“You don’t have to have anything in common with people you’ve known since you were five. With old friends, you’ve got your whole life in common.”
– Lyle Lovett
While I’ve made lots of friends and connections in St. Augustine, my oldest and closest friends are in other cities – Denver, Chicago, New York, Philadelphia. As I sit in an apartment in Juneau, Alaska waiting for my Chicago bestie to arrive, I realize I’m in the midst of a very unique two-month period. By the end of May I will have seen all of my old, best friends.
In March, my best friend from college visited me with his family in St. Augustine. We used to bond over all nighters putting the college newspaper together, and, local bands – me a local band “groupie” and he a local band member. Sitting having beers with him last month may have been 2018, and, it just as easily could have been 1991. No matter how many kids he has had (two) — or how many husbands I’ve had (two) — time always seems frozen when we’re together.
Earlier this month I went to New York to drag an old friend to a Bon Jovi show in Newark, New Jersey. Without a signature event, we always talk about spending many days together, but usually it’s one day (or less) between other-people-visits. As I lay on the blow up mattress that consumed the entire Manhattan mini living room, it didn’t feel too different from the days before he got married when he’d place a blow up mattress for me next to his bed, so we could have a real slumber party. Like when we were both young entrepreneurs and I couldn’t keep up with his around-the-clock schedule, now I can’t keep up with his around-the-world schedule. And, none of that really matters when we’re trying to pack in as many experiences together as we can in whatever city we meet up – Washington DC, London, Bogota, New York.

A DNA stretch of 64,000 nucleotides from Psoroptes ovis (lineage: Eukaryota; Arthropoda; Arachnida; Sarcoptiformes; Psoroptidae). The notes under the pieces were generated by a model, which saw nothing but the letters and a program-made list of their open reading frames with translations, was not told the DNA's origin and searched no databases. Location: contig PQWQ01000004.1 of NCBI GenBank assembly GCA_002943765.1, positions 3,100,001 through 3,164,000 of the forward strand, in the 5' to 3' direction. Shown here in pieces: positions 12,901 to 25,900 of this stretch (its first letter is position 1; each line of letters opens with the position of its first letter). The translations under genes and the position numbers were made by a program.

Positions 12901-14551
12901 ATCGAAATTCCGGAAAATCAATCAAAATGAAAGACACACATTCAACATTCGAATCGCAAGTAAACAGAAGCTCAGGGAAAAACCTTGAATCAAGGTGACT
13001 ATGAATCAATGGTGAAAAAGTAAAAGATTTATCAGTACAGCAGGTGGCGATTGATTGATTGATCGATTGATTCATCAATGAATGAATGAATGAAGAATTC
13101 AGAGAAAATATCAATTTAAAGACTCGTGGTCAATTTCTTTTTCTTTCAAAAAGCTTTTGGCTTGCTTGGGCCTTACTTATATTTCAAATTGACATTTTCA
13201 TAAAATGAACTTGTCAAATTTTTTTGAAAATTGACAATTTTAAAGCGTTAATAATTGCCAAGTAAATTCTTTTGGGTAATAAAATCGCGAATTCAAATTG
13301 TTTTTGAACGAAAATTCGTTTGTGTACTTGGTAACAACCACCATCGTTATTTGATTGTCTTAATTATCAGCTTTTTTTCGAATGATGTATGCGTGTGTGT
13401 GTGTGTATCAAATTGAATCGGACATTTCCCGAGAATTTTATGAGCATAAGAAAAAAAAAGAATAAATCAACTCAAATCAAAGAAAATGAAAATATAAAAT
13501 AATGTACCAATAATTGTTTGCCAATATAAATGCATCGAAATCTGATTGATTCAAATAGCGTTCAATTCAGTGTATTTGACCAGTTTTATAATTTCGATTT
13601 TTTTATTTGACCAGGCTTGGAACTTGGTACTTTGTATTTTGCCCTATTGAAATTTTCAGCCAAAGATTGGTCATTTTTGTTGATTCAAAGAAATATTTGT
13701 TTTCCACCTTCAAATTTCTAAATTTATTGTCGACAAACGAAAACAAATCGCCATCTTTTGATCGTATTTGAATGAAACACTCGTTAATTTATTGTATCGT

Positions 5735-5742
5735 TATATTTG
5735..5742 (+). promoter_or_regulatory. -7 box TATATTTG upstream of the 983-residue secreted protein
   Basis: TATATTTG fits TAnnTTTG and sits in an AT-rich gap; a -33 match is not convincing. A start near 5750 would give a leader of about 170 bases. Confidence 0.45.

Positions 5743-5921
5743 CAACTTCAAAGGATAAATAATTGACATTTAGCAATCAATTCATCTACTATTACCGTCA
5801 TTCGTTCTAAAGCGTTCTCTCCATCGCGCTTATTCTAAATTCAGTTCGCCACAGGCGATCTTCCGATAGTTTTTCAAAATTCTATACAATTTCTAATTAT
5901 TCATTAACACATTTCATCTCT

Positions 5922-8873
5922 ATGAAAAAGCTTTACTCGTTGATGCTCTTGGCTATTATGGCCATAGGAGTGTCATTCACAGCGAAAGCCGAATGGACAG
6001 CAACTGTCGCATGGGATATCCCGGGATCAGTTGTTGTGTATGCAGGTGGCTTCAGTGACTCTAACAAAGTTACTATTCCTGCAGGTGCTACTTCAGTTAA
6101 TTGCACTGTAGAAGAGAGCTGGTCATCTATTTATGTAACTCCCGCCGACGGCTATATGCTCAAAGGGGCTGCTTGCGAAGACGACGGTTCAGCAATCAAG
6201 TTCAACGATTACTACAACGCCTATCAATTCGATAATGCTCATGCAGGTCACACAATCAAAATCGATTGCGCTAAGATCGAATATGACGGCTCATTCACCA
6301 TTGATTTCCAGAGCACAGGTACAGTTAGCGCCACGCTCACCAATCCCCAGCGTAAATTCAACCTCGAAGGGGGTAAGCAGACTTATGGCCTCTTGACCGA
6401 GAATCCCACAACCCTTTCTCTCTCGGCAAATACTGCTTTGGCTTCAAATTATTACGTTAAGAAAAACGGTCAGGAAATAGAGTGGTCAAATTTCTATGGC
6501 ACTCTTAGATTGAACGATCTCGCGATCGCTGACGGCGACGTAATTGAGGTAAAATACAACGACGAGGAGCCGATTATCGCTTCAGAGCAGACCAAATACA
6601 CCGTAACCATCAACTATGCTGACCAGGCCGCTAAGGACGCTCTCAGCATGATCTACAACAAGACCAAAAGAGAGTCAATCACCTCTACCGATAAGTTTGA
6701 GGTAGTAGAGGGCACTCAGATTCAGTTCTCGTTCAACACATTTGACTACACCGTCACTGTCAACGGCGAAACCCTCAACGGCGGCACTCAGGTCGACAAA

Now, I wait for my long lost improv partner to land in Juneau. We’re performing at the Alaska State Improv Festival together after more than a two-year hiatus. This friendship has always been an unlikely one given I’m closer to his mother’s age than his, but I realized how much I valued him – and us – the day he uttered the words, “I’m moving away from Denver.” Suddenly I felt a hole creeping into my heart, and, unconsciously I had permission to start thinking about what life could be like away from Denver. Even though our improv paths went in completely different directions, we can always find our way back to each other.
Next month I’ll travel to Nashville to see U2 with my Denver girlfriend who heard me at the bar after improv class say, “I love Bon Jovi.” Her response was, “I do too.” Since then she’s watched me shed tears of Bon Jovi joy and tears from a Bon Jovi mishap. Did tears from a grown woman crying over a rock band shake her up? No and nor did any drama that I’ve been through since we met. She’s always the rock and doing the loving eye roll with me – no matter what ridiculous scenario I find myself in.
The thing about making new friends is that it takes a while for them to become old friends. No one new is like the friends that knew you when you were in college, or going through a divorce or seriously catching the improv bug. Sometimes, no matter how great your new circle is, it’s the old friends that you want to sit down next to at the bar. However, if we only pine for old friends, we miss out on the opportunity to organically watch new friends become old ones.
What adventures are you having to make new friends that could become old ones?